‘Technological advances’, Andrew Hoskins claims, ‘have provoked a re-evaluation of the relationship between media and consciousness’. This statement seems significant, and indeed it captures the whole uneasy feeling many of us have when we reflect on the impact technology has not only on our lives, but possibly also on our minds. My everyday routine, my memory and my relationships now seem to be inextricably related to and even structured by the digital technologies I use – and I’m not even a fully-fledged techno-addict.
In this article, I want to talk about the relationship between media, memory and identity. It’s something I’ve been looking at for my sociology revision and finding increasingly engaging as I make connections between the notes I’m reading and the reality of the shifts that seem to be occurring around me in our tech-suffused society.
Firstly, memory. How do we conceive of memory? Often the metaphor is a film-reel, storing a long roll of images that go all the way back to childhood, as if our whole past is wound up in a spool that can be unravelled at will in order to access a particular memory. However, this model has for a while now been discredited by psychologists. Memory is in no way a permanent storage: it is not fixed and unchanging. Instead, our memories are dynamic, imaginative, shifting: always constructed in the present, taking on a new shape according to the context of the here-and-now. My memory of what I did last weekend is contingent on the related thoughts I am having today. We find memories are triggered by association, but to what extent do they become distorted in the process – and what role do the media play in this?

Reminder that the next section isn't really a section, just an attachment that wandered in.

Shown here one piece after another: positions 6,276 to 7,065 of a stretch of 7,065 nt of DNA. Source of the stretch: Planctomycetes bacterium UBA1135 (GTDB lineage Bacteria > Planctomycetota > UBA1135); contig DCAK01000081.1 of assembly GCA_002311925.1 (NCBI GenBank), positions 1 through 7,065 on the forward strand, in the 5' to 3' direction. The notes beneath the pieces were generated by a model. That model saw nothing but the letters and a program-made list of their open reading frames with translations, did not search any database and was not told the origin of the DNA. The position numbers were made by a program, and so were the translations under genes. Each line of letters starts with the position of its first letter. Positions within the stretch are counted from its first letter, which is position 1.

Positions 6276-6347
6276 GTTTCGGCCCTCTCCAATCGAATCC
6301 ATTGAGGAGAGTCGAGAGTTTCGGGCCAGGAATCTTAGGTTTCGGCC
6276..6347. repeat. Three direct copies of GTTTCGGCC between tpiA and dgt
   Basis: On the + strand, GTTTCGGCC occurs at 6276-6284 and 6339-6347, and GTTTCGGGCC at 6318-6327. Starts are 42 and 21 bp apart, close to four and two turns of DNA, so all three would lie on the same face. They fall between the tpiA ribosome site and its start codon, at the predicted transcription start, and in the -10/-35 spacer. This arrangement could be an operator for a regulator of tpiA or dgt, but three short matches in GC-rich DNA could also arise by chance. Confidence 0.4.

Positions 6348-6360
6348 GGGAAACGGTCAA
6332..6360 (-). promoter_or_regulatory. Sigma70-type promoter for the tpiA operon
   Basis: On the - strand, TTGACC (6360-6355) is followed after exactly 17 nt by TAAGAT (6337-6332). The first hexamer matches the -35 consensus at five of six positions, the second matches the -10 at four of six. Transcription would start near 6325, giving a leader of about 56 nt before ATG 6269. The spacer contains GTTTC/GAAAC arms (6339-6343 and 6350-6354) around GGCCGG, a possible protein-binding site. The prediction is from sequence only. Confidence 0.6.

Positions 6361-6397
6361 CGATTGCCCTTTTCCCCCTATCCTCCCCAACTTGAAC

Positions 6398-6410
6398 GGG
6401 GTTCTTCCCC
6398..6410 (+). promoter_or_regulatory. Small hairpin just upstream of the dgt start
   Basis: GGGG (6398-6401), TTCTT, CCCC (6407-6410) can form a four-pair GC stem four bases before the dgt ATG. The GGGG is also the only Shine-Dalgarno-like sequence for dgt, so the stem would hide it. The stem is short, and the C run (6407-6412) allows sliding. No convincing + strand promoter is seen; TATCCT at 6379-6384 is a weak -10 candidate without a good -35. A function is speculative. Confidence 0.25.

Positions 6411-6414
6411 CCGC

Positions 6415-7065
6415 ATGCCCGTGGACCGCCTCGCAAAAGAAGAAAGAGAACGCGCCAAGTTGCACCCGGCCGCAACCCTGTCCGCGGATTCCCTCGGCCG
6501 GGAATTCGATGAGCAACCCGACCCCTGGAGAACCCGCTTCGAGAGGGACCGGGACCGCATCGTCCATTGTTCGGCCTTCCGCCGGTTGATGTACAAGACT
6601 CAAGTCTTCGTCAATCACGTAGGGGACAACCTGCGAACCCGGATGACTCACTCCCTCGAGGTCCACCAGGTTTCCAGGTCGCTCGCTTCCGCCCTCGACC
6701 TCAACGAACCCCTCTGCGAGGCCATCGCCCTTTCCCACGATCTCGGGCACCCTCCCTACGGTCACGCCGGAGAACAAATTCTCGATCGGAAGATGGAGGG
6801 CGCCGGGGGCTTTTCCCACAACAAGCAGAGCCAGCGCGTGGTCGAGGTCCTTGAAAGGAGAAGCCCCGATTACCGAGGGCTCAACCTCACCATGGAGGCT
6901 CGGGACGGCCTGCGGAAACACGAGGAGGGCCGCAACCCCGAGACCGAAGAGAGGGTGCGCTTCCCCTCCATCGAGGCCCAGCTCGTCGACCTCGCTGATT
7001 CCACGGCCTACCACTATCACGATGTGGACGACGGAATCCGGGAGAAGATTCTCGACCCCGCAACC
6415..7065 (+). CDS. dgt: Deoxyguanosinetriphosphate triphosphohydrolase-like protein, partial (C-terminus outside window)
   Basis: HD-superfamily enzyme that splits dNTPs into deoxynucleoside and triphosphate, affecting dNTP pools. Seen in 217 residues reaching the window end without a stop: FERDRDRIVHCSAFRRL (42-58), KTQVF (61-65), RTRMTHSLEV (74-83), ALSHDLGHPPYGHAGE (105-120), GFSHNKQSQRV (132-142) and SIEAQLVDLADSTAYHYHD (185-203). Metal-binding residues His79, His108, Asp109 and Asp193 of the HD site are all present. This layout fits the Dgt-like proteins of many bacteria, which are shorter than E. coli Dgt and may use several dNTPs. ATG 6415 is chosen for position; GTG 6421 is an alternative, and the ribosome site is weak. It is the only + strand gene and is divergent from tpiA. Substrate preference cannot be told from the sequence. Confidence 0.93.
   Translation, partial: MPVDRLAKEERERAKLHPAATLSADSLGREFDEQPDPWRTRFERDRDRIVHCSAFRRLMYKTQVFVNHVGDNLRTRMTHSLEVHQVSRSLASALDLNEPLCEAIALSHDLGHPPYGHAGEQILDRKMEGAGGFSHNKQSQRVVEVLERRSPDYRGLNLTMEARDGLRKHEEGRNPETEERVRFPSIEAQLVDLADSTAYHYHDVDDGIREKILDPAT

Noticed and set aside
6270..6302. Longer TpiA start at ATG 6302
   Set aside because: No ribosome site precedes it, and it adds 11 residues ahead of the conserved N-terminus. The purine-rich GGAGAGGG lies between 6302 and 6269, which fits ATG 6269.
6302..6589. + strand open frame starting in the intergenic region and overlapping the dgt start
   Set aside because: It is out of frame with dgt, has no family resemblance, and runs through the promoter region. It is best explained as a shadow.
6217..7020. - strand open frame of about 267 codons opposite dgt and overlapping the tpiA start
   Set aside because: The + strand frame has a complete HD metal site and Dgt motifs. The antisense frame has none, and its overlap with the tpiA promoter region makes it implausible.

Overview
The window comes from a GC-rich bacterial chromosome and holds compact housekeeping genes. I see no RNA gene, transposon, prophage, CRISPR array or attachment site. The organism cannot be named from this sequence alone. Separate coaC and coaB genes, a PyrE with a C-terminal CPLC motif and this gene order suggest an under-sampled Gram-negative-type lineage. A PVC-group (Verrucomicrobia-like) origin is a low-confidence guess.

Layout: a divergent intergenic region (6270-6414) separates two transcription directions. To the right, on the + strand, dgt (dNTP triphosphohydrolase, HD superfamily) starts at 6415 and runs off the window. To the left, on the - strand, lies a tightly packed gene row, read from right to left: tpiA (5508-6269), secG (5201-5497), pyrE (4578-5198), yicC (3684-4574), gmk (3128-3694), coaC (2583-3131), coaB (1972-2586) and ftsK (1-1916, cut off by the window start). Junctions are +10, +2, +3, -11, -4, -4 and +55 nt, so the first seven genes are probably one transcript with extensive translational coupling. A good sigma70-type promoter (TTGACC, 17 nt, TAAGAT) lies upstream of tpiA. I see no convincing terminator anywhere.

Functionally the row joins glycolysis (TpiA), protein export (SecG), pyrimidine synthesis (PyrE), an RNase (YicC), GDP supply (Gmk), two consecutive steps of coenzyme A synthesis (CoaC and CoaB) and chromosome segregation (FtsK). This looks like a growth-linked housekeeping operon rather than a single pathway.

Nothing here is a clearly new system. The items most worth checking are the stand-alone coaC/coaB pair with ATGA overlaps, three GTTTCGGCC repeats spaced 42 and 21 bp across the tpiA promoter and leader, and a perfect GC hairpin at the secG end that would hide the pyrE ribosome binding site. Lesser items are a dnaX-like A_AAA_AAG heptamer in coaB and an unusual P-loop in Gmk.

An interesting and well-known phenomenon which accounts for the relationship between media and memory is ‘flashbulb memory’, a term coined by psychologists Brown and Kulik in 1977. Flashbulb memory refers to those highly vivid recollections which have a distinctly visual, often photographic quality. They can be personal or shared. For example, a personal flashbulb memory for me would be perhaps moments when I was told a loved one was dying – those strange unaccountable memories of sitting at the kitchen table, distinctly remembering the maths homework I was doing, are such flashbulb moments, retained for their strong emotive value. My memories of exams also take on a flashbulb quality, probably because exams are significant to my life as a (conscientious) student. Yet these memories aren’t always first-person: often I see myself objectively, writing away sweaty-palmed at a wobbly desk, which is an indication of the malleable nature of memory, as obviously I didn’t experience the event in camera-eye-view.
By comparison to individual memories, a shared flashbulb memory is one held and accorded significance to by a whole community. There are lots of examples of these: the assassinations of President Kennedy and Martin Luther King, the fall of the Berlin wall, and perhaps most obviously in recent times the terrorist attacks of 9/11.
Unlike personal memories, what all of these ‘shared memories’ have in common is their highly mediatised quality. The latest episode of Mad Men depicted public and private reactions to the assassination of Martin Luther King in 1968, and the show also examines the reactionary context to the J.F.K shooting in a previous series. What is notable about both representations is their emphasis in the role of TV in broadcasting the present as an event which accords meaningful significance to the whole community, bringing together a nation or collective. There are many shots of characters staring in fear and sadness at their tiny 1960s television screens, of characters weeping and switching the telly off, unable to bear the perpetual presence of the news. As watchers of the fictional series, we become spectators of spectators, a mise-en-abyme effect which conveys the emptiness of representation, the impossibility of the visual at reaching the event itself. Our present and the 1960s past coalesce in a fusing of fictional and historical time and representation. Again, this occurs all on television – it is all contained in the visual. The show thus highlights how vividly images construct our past in the present.